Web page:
The commemoration of 1995-96 Chicago Bulls continues with a look at the reaction to the news that Dennis Rodman was coming to Chicago.
“Here’s Dennis, Potential Menace,” read a headline in the Chicago Tribune on October 6, 1995. I wasn’t the biggest Will Perdue fan, but I remember feeling confused and disappointed when I heard that he had been traded to San Antonio for Dennis Rodman. That seems rather silly twenty years later, but my fifteen year old self just could not reconcile the fact that Rodman was a former Piston.
How was I or any Bulls fan supposed to cheer for this guy? I was young during the height of the Bulls/Pistons rivalry, but I hated Detroit (along with the color blue) and despised every player on the team because they made me cry every year when they brutalized my favorite team. I was still salty at Rodman’s shove of Scottie Pippen in 1991 and, lets face it, the man had gotten just plain weird.
I wasn’t alone either. A quick browse through the Chicago Tribune reveals that Bernie Lincicome felt any number of horrid characters from Typhoid Mary to Jeffery Dahmer would have been a better acquisition. He also compared Phil Jackson’s position as coach and disciplinarian to that of the Hindenburg pilot and Sam Smith said Rodman’s joining the Bulls was the volatile combination of the sports “greatest player” with its “most outrageous” player. Other characterizations of Rodman included the “anti-Bull,” the “crowbar in with the silverware,” “beyond weird,” and “grotesque.” Also present was the understandable fear that Rodman would wreck an already fragile team chemistry combined with longing for the day when, for the Bulls, character was king.
Not everyone saw disaster on the horizon nor saw Rodman as a fulfillment of end times prophesy. Jerry Krause and Phil Jackson saw the power forward the team missed the year before. To Bob Verdi, “adding Rodman…to this roster is a transaction with virtually no downside” since the Bulls could simply cut ties with him after the season. Mike Royko wondered “why the man was causing so much emotional trauma,” and Rick Kogan viewed Rodman as a necessary and “fitting addition to the long list of likable lunatics” that had thrived in Chicago over the years.
Most fans, including myself, eventually warmed to Rodman, but by the time he played his first game in the United Center some were already piercing things, tattooing themselves (real and fake), and wearing colorful hair. The imitations included Benny the Bull’s purple head, an eleven year old boy who wore number 91.5, red hair, and a fake tattoo and called himself “Rodboy,” and a young man with multiple piercings who, according to the Tribune, just really liked Rodman.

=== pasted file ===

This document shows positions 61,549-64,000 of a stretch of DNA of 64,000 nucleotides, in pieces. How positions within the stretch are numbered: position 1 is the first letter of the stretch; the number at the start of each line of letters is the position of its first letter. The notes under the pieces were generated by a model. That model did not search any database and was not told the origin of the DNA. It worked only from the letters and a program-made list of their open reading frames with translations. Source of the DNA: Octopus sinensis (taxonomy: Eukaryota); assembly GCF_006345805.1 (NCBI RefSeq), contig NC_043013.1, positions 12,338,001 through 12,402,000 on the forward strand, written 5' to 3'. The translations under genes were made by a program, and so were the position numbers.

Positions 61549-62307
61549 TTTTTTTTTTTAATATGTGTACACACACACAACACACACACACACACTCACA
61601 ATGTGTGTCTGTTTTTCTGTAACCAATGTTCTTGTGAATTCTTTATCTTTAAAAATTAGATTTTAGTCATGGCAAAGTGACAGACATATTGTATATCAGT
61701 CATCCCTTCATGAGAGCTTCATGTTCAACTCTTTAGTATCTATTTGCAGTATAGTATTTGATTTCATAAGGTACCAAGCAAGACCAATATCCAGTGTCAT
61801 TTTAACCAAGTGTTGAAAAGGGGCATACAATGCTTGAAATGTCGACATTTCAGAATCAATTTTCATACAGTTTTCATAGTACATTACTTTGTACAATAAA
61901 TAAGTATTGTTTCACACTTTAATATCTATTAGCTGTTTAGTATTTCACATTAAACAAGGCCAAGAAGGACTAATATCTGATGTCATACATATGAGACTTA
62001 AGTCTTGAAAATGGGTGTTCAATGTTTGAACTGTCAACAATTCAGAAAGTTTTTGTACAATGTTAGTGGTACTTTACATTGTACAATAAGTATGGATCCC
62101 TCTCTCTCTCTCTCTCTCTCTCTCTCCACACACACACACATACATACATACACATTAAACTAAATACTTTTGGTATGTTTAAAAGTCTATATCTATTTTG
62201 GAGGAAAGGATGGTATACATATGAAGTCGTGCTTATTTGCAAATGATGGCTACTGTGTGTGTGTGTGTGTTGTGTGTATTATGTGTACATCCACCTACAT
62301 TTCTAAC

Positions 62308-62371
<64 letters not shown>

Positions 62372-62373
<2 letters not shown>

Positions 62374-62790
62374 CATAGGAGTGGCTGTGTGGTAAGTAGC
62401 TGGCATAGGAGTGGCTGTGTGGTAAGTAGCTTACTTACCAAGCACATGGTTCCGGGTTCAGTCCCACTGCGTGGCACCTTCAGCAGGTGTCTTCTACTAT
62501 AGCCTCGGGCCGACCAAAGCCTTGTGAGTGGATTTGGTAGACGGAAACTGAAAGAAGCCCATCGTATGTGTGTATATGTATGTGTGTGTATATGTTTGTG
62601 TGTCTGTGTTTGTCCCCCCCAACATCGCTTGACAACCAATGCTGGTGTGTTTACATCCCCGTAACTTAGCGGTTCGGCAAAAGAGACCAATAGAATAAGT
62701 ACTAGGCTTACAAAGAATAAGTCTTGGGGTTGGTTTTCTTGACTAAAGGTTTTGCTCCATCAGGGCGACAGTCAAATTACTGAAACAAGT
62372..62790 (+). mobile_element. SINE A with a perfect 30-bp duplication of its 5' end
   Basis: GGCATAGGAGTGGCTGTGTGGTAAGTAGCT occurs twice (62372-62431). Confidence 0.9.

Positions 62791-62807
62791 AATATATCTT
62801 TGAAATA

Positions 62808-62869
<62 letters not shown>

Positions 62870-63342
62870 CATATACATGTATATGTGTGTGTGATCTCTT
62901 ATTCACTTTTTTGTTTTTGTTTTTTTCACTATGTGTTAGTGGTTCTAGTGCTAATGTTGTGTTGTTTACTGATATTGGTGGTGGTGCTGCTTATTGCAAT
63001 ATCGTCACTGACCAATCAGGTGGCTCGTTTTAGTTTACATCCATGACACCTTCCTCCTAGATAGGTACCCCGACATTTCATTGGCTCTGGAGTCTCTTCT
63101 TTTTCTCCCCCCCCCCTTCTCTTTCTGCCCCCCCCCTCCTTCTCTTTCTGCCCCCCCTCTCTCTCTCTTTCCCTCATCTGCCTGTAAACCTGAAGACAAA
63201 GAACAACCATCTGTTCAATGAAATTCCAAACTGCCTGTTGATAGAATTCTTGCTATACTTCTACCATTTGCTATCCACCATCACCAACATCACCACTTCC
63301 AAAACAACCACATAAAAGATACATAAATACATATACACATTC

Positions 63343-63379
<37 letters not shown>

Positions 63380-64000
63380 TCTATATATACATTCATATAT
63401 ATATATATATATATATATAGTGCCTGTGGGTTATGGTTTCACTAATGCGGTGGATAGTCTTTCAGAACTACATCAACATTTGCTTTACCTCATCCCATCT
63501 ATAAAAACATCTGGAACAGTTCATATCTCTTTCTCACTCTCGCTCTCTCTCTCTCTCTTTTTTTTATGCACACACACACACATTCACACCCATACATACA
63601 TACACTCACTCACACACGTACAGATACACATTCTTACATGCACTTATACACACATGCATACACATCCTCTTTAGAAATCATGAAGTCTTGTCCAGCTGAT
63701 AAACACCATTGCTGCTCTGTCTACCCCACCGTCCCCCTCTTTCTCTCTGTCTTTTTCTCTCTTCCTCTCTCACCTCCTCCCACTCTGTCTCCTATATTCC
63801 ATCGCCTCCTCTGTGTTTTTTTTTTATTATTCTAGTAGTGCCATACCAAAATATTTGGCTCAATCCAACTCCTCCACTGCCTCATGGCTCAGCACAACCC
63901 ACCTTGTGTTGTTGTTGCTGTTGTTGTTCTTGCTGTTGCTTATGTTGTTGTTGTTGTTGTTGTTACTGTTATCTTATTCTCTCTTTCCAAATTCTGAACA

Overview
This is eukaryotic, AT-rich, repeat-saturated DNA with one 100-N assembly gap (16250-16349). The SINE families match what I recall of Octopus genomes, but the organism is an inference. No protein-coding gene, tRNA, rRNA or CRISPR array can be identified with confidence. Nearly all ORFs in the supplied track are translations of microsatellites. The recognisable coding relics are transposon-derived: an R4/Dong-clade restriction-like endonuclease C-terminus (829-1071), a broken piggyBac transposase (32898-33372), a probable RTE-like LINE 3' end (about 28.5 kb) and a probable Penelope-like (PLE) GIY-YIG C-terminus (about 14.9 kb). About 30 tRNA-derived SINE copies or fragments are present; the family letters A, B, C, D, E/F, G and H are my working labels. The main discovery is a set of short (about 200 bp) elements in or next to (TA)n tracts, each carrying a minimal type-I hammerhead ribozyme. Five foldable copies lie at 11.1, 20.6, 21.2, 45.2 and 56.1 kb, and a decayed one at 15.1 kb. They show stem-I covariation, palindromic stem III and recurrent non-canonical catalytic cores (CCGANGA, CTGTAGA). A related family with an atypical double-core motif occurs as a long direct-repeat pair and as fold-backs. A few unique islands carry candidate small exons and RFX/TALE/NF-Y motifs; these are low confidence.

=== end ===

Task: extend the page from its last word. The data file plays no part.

One fan from Highland Park enjoyed the game in his number ten San Antonio jersey, while another adoring female fan brought a sign to the United Center dedicated to “The Worm” with the catchy phrase, “We have the bait to catch a championship.” In addition there was not a media report throughout the preseason that did not include some update on his hair color, clothing, or any other activity, whether it be his choice of finger nail polish (violet) in his first United Center appearance, or his first rebound.
Five games into the season Stephen Cvengros said the Bulls had “an awe-some chemical reaction that could explode to a fourth NBA title or go kaput.” That “what if” was the story as the season opened. Rodman’s teammates were optimistic but cautious, the Spurs were glad he was gone, and Bulls’ fans, according to teammate, friend, and chaperone Jack Haley, made Rodman’s lunches at Chicago restaurants problematic. By opening night Rodman had switched his hair color to blonde and if most Bulls fans were like myself, they were asking “am I a hypocrite if I hang this Rodman picture?” The Worm had his moments during the season but the doomsday predictions turned out to be overblown, and I, like most fans, came to enjoy Rodman despite the baggage that came with him. After the Bulls beat the Hornets on opening night, Michael Jordan told Craig Sager, “we asked Dennis to come on this basketball court and give us one hundred and ten percent, we don’t care what color his hair is.” Today, the union between Dennis Rodman and the Bulls is what I believe to be the second best transaction in franchise history, but twenty years ago his arrival was compared to an “old soldiers’ reunion between General Norman Schwartzkopf and Saddam Hussein,” and if you are under thirty years old you will just have to look that one up.
Follow @jlw771 and Brandon Pence @thebullscharge and check out The Bulls Zone for our season-long commemoration of the 1995-96 Bulls.